It is a common practice for individual states to pattern their own laws governing sexual harassment and other discrimination issues on existing federal laws. The sexual harassment laws in Tennessee give victims of sexual harassment protections based the state Courts’ interpretation of Tennessee’s Human Rights Act (THRA), which reflects aspects of Title VII of the 1964 Civil Rights Act.
THRA and sexual harassment laws in Tennessee
The Tennessee Human Rights Act forbids discriminatory practices including sexual harassment. Under the THRA, an employer has engaged in a discriminatory practice if it fails or refuses to hire or discharge any individual or otherwise discriminates against a person with respect to:
- Conditions or privileges of employment due to the individual’s
- National origin
The Tennessee Human Rights Commission has incorporated federal law that defines sexual harassment. In Tennessee, sexual harassment includes any requests for sexual favors, unwelcome sexual advances, or other physical or verbal conduct of a sexual nature when:
- The conduct has the effect or purpose of causing unreasonable interference with the employee’s work performance or creating an offensive, intimidating, or hostile working environment,
- Submission to or rejection of the conduct is used as a factor in an employment decision, or
- Submission to the conduct is made a condition or term of employment.
It is also important to understand that sexual harassment can consists of sending explicit texts or emails to another employee, making sexual comments toward or about another employee, or relating inappropriate jokes of a sexual nature within the workplace.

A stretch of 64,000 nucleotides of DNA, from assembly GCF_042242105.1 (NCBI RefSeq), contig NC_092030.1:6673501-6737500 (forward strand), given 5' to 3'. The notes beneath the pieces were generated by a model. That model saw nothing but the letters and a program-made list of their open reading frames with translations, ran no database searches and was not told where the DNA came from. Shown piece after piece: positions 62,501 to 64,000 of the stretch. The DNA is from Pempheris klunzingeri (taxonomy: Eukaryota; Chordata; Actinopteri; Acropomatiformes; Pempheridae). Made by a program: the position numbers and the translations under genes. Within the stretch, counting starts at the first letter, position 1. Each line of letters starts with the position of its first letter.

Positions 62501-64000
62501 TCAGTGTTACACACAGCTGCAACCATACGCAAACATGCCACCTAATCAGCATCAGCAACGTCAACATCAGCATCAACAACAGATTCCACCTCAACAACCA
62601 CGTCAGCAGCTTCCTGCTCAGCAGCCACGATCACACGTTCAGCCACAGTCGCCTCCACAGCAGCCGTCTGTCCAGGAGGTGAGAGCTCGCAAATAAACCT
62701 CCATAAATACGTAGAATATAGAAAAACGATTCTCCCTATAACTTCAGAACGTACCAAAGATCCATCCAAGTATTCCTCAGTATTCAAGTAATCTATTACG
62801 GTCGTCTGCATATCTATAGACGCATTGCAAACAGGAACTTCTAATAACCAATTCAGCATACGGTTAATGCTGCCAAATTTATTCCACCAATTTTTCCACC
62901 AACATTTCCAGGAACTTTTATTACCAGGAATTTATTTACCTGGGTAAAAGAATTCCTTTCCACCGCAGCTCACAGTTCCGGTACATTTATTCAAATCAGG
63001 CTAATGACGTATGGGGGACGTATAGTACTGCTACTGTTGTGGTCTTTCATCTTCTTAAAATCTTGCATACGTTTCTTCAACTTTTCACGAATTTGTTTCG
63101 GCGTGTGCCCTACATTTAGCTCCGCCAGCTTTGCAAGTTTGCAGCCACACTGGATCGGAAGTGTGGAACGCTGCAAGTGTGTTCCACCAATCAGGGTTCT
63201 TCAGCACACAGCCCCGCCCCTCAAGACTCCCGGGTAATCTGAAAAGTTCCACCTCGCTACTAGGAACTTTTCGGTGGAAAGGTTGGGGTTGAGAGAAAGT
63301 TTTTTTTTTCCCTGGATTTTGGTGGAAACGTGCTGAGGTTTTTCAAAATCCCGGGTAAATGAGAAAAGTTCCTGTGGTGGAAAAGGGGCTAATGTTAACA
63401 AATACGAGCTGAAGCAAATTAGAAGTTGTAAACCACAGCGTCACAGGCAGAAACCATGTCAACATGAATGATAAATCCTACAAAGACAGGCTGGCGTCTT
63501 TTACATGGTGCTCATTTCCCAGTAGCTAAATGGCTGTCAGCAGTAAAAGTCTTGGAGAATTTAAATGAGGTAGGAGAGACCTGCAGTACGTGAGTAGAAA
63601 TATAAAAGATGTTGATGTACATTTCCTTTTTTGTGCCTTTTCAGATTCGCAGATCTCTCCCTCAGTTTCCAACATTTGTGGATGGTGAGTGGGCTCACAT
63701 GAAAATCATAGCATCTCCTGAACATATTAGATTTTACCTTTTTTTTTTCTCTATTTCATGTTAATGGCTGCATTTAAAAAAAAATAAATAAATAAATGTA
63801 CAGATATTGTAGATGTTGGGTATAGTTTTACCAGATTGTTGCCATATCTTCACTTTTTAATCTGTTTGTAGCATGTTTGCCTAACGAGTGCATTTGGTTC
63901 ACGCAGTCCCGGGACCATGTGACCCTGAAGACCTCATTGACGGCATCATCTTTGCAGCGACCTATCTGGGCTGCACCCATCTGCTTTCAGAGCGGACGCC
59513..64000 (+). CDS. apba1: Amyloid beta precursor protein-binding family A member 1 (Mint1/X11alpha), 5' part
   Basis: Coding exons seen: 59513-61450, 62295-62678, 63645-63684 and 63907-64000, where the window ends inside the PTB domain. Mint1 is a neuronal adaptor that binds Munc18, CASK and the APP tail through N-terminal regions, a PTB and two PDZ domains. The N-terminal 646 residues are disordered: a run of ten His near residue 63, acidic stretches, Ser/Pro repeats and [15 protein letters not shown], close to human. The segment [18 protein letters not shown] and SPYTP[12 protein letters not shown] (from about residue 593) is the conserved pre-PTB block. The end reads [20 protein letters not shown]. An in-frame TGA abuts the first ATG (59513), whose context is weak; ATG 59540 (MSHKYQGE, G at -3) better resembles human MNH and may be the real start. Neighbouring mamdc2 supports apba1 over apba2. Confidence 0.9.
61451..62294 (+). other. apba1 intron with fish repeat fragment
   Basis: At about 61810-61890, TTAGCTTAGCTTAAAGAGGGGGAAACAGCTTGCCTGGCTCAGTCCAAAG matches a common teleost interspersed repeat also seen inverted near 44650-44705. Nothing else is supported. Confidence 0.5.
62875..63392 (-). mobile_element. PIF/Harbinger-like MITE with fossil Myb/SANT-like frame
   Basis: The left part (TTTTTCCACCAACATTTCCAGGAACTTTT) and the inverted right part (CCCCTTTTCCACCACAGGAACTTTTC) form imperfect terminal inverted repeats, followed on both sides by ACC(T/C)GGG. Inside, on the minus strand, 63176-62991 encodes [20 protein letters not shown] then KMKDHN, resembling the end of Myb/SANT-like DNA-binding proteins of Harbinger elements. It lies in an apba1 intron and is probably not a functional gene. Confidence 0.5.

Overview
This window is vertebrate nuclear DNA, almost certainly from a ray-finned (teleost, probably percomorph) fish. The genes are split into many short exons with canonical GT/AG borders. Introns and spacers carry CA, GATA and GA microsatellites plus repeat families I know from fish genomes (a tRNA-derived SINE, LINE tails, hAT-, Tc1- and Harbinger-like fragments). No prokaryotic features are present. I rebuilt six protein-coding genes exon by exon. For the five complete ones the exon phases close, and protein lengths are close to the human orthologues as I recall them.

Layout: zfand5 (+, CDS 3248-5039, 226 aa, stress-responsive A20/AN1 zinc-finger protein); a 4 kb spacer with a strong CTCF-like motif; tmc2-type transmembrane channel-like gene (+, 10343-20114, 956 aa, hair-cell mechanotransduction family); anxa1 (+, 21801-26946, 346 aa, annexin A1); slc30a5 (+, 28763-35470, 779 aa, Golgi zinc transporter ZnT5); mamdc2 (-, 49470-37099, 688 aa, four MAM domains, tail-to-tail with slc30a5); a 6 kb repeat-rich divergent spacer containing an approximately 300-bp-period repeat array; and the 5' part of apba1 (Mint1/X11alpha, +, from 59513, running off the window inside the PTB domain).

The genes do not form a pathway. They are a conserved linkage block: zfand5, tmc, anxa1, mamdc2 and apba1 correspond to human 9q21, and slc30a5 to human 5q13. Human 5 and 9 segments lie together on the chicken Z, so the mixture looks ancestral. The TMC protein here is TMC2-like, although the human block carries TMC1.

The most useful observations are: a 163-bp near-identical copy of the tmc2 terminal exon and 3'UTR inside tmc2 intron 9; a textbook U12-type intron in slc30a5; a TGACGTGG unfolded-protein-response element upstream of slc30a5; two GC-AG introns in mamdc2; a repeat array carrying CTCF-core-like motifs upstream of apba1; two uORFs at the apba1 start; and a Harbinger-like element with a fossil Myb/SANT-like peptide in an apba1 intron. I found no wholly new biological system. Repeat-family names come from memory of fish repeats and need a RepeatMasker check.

Unwanted touching within the workplace is also another form of sexual harassment, regardless of how innocent the touching may seem.
Two major sexual harassment claims under Tennessee law
Under Tennessee law, two types of sexual harassment claims are generally recognized.
The first is referred to as a “quid pro quo” claim that occurs when an employee is the object of unsolicited sexual harassment which may involve sexual advances or requests for sexual favors in exchange for a promise to provide certain job benefits (including keeping the present job).
The second is referred to as a hostile work environment claim. This case involves a scenario in which:
- An employee is subjected to unsolicited sexual harassment
- The harassment effected a condition, term, or privilege of employment
- The employer knew or should have reasonably known of the harassing activity and failed to respond with quick and proper corrective action
Many of these claims are difficult to confront due to the fact that the subject matter often involves the exposure of harmful and embarrassing conduct of another coworker, manager, supervisor, or even the president or CEO of the company. These matters are best handled by you and your attorney working with others involved in a confidential and discreet manner to ensure your rights are protected throughout the process.
If you have suffered sexual harassment in the workplace, our sexual harassment attorneys at the Gilbert Firm in Tennessee are here to fight for your rights. We can help you obtain justice and receive the compensation you deserve for your injuries. To arrange a consultation about your case, give Jonathan Bobbitt a call today at 888.996.9731 or fill out our contact form. We offer legal representation from our offices located in Chattanooga, Nashville, Memphis, Knoxville, and Jackson.